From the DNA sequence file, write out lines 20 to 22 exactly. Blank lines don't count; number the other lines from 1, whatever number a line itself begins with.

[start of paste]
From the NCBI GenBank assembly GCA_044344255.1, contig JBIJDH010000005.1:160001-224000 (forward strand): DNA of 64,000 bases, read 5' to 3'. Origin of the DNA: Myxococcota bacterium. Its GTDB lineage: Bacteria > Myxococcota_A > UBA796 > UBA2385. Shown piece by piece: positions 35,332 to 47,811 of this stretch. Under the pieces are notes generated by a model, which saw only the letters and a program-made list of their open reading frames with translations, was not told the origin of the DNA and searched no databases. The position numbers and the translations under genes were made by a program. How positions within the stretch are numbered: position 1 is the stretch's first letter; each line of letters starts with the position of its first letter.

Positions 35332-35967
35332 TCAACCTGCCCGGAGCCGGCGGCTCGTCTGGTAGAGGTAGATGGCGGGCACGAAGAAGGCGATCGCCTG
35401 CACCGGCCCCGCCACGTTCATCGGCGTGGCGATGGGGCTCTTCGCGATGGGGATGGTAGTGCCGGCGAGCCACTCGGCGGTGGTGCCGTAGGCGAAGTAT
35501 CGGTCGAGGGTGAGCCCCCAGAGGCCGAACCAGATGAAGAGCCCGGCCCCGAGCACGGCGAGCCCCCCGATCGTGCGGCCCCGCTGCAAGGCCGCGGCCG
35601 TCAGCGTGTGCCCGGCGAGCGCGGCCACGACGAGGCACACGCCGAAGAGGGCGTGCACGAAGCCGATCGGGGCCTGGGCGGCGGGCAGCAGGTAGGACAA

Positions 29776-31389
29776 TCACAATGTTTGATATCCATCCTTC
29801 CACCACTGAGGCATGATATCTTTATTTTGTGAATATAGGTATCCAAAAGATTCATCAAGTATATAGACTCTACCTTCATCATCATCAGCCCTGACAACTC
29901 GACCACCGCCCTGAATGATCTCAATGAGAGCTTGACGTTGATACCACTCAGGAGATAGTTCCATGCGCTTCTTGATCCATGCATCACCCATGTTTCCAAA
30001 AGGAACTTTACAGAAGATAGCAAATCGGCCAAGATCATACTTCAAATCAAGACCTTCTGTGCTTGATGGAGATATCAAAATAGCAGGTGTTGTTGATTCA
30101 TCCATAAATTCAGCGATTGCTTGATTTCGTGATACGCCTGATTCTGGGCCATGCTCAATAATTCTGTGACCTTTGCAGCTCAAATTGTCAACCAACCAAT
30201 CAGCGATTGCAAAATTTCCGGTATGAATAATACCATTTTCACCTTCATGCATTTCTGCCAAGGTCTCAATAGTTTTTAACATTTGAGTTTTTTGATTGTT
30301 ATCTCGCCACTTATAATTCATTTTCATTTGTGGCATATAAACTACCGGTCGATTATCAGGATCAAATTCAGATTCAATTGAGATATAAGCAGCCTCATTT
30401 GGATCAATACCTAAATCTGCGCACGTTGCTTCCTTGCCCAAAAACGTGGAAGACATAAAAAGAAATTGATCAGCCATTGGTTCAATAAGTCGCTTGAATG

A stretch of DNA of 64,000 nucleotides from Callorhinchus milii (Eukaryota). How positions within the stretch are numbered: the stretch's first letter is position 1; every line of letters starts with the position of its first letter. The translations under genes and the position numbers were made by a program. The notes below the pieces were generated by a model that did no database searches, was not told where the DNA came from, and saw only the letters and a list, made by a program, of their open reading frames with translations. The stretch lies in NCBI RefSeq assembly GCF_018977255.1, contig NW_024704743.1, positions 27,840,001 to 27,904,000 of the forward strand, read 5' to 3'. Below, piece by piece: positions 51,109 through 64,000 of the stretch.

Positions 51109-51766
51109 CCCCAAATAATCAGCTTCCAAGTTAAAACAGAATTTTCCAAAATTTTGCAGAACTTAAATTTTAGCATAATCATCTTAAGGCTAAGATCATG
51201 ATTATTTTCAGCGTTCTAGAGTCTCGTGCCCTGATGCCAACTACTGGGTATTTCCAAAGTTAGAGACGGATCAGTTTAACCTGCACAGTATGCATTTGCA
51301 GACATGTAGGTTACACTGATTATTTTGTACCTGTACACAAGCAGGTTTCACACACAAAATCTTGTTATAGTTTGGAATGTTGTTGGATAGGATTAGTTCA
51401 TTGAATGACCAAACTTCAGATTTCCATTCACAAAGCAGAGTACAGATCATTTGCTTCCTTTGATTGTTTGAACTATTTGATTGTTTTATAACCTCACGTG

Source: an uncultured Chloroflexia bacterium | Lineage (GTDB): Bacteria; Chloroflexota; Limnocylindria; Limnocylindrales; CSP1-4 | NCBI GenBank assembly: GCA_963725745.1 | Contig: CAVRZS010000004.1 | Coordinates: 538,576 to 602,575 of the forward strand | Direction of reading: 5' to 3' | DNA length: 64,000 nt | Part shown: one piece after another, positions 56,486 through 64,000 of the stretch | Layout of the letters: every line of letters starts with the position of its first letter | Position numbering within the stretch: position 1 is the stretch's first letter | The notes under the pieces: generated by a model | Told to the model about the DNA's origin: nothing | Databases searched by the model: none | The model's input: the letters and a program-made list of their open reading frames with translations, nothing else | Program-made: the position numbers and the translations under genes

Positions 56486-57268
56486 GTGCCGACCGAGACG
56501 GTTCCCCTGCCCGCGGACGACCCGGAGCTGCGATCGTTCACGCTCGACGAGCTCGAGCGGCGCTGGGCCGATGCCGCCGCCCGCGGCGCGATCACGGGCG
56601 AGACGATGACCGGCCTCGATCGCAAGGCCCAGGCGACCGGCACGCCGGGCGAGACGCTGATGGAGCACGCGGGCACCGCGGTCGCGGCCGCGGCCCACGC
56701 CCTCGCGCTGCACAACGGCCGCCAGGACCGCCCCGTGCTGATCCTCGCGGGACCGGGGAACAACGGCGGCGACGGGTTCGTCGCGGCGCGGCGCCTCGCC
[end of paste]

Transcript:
51301 GACATGTAGGTTACACTGATTATTTTGTACCTGTACACAAGCAGGTTTCACACACAAAATCTTGTTATAGTTTGGAATGTTGTTGGATAGGATTAGTTCA
51401 TTGAATGACCAAACTTCAGATTTCCATTCACAAAGCAGAGTACAGATCATTTGCTTCCTTTGATTGTTTGAACTATTTGATTGTTTTATAACCTCACGTG

Source: an uncultured Chloroflexia bacterium | Lineage (GTDB): Bacteria; Chloroflexota; Limnocylindria; Limnocylindrales; CSP1-4 | NCBI GenBank assembly: GCA_963725745.1 | Contig: CAVRZS010000004.1 | Coordinates: 538,576 to 602,575 of the forward strand | Direction of reading: 5' to 3' | DNA length: 64,000 nt | Part shown: one piece after another, positions 56,486 through 64,000 of the stretch | Layout of the letters: every line of letters starts with the position of its first letter | Position numbering within the stretch: position 1 is the stretch's first letter | The notes under the pieces: generated by a model | Told to the model about the DNA's origin: nothing | Databases searched by the model: none | The model's input: the letters and a program-made list of their open reading frames with translations, nothing else | Program-made: the position numbers and the translations under genes